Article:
May 10, 2019

New Notary Law Potentially Bringing Changes to Commission Process

If you haven’t gotten your notary commission, now is a good time to do so since the Secretary of State is considering some rules changes to the current notary public application process.

Under the current rules, the traditional new notary application requires the individual to submit an application, take a one-hour long class, submit to a background check and successfully pass the notary public test. The proposed rule changes would require new applicants to do all of the above, but the class would be three hours long and the application would need to be submitted to the Secretary of State electronically.

Currently, new attorney notary applicants do not need to take a class or a test to become a notary public. The only requirement is submitting an application, along with an $80 application fee, and then the attorney will have a lifetime commission. Under the proposed rules, attorneys who want to obtain their notary commission will have to take a three-hour education course prior to receiving their commission (although they will not have to take a test or submit to a background check). It will still be a lifetime commission.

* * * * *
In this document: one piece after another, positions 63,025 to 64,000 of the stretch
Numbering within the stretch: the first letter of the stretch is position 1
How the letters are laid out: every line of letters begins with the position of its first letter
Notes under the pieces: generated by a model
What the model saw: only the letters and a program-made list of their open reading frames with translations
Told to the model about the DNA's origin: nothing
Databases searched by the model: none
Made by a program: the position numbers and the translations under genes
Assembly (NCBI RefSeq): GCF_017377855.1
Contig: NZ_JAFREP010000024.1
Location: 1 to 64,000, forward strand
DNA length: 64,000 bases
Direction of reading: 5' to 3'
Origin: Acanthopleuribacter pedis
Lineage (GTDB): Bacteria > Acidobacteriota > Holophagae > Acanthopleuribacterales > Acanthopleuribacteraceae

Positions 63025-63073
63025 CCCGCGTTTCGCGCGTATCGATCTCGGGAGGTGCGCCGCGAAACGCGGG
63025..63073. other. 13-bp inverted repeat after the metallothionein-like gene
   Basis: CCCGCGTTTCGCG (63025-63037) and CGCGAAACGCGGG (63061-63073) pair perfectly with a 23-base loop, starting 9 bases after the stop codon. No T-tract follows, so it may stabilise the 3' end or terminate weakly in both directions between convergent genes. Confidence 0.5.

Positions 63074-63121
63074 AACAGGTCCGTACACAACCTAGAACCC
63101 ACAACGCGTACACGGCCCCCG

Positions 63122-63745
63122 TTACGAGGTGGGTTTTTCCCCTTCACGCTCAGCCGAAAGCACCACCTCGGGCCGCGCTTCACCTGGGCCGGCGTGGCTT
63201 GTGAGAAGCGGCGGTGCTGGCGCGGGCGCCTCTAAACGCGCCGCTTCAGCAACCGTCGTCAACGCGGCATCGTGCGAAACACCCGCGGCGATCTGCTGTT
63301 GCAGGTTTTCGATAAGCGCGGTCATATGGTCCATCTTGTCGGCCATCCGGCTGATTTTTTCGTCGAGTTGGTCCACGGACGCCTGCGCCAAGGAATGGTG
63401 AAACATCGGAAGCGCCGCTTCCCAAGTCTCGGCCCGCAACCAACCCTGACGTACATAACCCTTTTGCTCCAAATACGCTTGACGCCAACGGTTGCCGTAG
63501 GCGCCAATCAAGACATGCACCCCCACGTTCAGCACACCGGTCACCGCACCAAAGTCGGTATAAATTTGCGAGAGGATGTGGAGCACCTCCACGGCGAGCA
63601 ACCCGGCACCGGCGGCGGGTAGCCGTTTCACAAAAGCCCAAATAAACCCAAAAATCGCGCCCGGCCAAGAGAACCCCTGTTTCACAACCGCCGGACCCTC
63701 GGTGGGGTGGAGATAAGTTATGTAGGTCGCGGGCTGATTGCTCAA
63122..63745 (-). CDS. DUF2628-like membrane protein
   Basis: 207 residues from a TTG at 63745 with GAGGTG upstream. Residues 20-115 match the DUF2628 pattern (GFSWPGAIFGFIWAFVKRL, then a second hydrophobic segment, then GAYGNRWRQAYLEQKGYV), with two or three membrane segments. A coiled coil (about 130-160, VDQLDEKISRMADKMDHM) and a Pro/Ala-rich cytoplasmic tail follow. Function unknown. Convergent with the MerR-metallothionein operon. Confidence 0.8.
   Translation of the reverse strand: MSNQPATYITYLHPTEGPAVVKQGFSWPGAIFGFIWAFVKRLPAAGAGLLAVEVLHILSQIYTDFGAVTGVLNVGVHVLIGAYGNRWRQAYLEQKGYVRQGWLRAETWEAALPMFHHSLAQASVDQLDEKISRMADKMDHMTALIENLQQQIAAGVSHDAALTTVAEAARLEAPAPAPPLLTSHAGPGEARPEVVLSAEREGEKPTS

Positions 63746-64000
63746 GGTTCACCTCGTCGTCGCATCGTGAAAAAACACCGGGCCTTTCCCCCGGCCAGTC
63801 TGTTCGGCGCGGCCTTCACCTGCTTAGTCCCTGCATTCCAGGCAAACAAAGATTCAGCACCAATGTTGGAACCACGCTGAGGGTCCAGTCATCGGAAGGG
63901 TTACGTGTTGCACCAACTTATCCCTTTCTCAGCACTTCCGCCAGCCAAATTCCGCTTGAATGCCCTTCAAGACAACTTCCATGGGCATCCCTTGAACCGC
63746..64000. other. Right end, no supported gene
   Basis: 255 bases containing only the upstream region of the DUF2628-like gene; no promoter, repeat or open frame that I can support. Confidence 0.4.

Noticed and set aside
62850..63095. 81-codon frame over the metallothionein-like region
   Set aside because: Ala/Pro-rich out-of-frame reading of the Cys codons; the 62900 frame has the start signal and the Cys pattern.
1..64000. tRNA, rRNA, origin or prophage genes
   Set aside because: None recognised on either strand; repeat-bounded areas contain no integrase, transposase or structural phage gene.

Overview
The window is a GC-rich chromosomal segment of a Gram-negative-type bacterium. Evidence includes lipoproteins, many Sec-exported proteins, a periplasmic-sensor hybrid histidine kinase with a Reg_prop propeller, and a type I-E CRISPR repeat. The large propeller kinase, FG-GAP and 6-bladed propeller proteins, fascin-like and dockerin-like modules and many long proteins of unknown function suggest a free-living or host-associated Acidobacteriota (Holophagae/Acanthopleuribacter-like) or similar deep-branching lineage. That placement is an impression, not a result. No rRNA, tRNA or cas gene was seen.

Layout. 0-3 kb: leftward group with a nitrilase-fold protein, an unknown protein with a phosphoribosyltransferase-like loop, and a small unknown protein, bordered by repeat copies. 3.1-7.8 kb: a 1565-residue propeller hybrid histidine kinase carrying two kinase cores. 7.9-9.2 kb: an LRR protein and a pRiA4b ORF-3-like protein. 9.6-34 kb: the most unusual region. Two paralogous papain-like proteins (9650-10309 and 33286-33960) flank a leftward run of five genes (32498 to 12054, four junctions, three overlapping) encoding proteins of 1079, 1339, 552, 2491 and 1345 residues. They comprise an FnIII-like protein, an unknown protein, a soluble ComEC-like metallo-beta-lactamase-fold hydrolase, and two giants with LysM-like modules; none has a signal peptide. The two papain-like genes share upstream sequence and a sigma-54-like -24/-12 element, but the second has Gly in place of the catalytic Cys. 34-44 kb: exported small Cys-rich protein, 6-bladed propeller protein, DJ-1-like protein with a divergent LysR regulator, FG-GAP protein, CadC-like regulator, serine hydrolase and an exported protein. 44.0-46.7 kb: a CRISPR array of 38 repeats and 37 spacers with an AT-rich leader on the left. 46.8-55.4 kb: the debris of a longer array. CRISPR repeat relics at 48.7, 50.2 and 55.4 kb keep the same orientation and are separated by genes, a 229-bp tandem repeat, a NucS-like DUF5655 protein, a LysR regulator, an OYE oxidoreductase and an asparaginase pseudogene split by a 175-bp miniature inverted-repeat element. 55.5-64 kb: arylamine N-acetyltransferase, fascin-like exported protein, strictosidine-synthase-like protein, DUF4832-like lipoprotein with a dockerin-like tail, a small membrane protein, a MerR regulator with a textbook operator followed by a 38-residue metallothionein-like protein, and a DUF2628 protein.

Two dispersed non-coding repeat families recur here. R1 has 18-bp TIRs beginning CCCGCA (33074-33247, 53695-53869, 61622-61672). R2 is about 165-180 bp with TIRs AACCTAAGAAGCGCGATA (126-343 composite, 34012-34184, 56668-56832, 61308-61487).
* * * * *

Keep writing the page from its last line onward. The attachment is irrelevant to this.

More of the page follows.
The new notary law has not passed yet, so this content may be subject to change. It will be open for comments until May 15. If you are interested in becoming a notary public (attorneys and the general public), the Columbus Bar Association recommends that you do so before July 31 to ensure that the proposed rule changes do not apply to you. Click here to learn more about the process to become a notary (under the current rules).

If you are interested in becoming a notary public (attorneys and the general public), the CBA recommends that you do so before July 31 to ensure that the proposed rule changes do not apply to you.